competencyworks higher education blog

What’s New in Competency-Based Higher Education?

February 10, 2017 by

What's new! star graphicNews

  • Competency education is gaining momentum in K-12 and higher education. This blog explores the areas where K-12 and higher education appear to be at a confluence.
  • The Executive Director at the Institute of Competency-Based Education at Texas A&M, Judith Sebesta, highlights 5 questions to ask when starting a competency education program, detailing tips for a successful framework and lessons learned.
  • Parents are among the fastest growing demographic of college students, and the number of child care centers on campus is decreasing. Competency-based education accommodates parents’ schedules and work responsibilities.

Competency-Based Education Webinar Series

CBE Info announced the continuation of the CBE for Community Colleges webinar series this academic year. The webinars are free to attend.

There is a growing interest in competency-based education (CBE) for higher education as one of the approaches to accelerate students’ progress-to-degree while assuring the quality and validity. The webinars will help those that wish to understand how CBE can work and how they can get started on the development of CBE programs at their own institutions. (more…)

Will Alternative Credentials Replace College Degrees?

February 6, 2017 by

StudentsThis post originally appeared at the Christensen Institute on January 23, 2017. 

The question of whether alternative credentials—in the form of everything from badges to nanodegrees and from micromasters to certificates—will displace degrees from colleges and universities is heating up.

Many have speculated that 2017 may be the year that employers begin to move en masse away from filtering applicants based largely on where they went to school and to an approach where they evaluate the actual competencies prospective employees possess to determine if there is a match. In his book The End of Average, Todd Rose profiles some companies that have already moved to such an approach.

Richard Garrett, chief research officer at Eduventures, has poured cold water on the prospect of alternative credentials replacing degrees anytime soon, but added that if they did, it could help tackle higher education’s cost challenges.

The challenge for all innovation in this area is that the “Job” that human resource professionals are hiring the college degree to do is efficiently disqualify a large portion of applicants so they can focus on a smaller number of high potential candidates. At this point, no new solution competes with the efficiency of glancing at a resume to see where someone went to college. As a result, many emerging alternative credentials have served as supplements to and differentiators on top of the degree, but not full replacements.

At the LearnLaunch Institute’s 2017 Across Boundaries conference, I am moderating a panel with Matt Sigelman, CEO of Burning Glass; Liz Simon, vice president of legal and external affairs at General Assembly; and Stephanie Krauss, campaign director at Connecting Credentials to unpack the question further.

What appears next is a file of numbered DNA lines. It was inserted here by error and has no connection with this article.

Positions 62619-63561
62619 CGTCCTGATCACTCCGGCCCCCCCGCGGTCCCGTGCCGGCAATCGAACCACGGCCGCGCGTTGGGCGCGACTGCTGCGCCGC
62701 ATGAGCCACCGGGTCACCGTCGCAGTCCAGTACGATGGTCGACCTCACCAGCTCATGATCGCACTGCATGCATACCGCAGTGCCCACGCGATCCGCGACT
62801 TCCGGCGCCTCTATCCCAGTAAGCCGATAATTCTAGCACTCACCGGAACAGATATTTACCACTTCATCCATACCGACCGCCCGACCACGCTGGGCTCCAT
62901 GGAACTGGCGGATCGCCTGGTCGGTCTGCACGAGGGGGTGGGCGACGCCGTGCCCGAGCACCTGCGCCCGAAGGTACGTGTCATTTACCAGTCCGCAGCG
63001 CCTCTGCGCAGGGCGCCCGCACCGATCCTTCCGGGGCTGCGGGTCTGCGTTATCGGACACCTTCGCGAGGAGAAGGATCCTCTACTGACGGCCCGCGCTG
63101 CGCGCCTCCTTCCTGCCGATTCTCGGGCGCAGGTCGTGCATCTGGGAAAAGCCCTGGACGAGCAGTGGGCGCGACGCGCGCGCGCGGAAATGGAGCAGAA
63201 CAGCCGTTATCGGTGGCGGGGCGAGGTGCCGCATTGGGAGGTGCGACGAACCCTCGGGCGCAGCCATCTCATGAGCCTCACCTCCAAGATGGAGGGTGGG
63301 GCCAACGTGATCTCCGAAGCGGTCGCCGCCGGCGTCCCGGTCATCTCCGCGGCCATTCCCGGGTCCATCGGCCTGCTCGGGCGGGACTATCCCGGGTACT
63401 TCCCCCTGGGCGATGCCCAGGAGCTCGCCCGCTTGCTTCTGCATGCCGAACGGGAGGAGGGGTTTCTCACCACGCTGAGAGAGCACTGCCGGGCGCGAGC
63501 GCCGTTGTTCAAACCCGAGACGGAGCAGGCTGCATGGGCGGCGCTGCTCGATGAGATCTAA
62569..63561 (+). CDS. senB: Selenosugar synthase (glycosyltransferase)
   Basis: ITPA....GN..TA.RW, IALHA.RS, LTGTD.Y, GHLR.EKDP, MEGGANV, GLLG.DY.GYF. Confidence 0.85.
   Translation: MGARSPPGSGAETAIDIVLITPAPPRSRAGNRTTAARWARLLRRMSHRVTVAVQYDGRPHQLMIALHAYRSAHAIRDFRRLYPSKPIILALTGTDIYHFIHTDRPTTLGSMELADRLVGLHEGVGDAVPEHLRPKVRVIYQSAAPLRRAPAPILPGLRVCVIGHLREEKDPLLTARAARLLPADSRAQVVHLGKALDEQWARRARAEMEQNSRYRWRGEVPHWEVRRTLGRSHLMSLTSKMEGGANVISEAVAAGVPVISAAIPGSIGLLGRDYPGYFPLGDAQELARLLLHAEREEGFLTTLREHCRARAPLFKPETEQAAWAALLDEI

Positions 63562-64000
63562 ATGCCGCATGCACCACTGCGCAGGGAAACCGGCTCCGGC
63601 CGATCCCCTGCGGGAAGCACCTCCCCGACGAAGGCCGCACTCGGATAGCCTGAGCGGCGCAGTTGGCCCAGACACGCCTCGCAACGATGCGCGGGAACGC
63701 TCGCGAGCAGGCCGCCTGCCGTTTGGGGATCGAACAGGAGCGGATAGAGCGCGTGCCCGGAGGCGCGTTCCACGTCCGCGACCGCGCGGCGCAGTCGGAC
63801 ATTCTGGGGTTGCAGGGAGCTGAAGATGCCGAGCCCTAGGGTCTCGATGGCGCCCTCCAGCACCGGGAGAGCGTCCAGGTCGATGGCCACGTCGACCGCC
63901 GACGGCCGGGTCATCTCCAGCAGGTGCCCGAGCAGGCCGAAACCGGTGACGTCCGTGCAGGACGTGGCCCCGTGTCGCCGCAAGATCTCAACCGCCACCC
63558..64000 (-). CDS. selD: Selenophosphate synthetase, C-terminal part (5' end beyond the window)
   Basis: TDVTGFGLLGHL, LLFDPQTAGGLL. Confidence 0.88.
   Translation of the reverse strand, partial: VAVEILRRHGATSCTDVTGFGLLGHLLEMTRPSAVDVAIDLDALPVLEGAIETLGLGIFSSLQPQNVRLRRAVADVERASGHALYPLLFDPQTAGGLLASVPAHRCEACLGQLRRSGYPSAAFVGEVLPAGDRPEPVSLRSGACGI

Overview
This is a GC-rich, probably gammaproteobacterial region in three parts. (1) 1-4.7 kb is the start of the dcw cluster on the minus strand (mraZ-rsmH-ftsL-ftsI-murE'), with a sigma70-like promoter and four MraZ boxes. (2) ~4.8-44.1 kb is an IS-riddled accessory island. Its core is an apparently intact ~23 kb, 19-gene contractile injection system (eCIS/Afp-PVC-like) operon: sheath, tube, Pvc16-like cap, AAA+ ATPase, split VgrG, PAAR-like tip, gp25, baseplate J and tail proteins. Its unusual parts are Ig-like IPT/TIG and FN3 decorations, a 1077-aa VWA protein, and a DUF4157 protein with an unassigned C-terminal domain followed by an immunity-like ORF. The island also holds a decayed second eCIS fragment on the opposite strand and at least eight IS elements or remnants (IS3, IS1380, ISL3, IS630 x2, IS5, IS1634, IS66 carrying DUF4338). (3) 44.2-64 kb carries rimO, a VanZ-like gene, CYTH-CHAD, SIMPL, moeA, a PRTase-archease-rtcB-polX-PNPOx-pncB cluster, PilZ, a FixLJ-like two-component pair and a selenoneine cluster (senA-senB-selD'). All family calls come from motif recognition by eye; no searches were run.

Against this backdrop, new research has emerged from LinkedIn Learning’s Insider Survey with a more optimistic take. The survey gathered its information from a panel of 30 to 45 notable learning and development experts, including corporate learning executives, leaders from educational nonprofits, and industry analysts focused on enterprise training and development. (more…)

New Webinar Series from the Institute for Competency-Based Education

February 2, 2017 by

TAMThe Institute for Competency-Based Education (Texas A&M University) is offering one-hour webinars through its Practical Perspectives on CBE: A Webinar Series from the Institute for Competency-Based Education series.

The first Webinar is open for registration now.

Webinar #1
Developing a Data-Driven CBE Program
February 8, 2017, 2:00pm CT
Carlos Rivers, Operations Research Analyst, Institute for Competency-Based Education, Texas A&M University-Commerce
Register now!

Future offerings will include: (more…)

Thinking about Design Elements and Quality Standards

January 31, 2017 by

designThis is the fourth article in our series on competency education in K12 and higher education institutes. Begin the series here.

It’s one thing to build consensus around a definition of competency-based education. The definition of competency education developed in higher education by C-BEN and the definition used by CompetencyWorks are comparable. Both have served as a helpful organizing tool around which to build the field and deepen our understanding of competency education. However, it’s an altogether different thing to agree to what high quality competency-based education looks like, not to mention the more difficult task of agreeing to what what low quality, the unacceptable kind, looks like.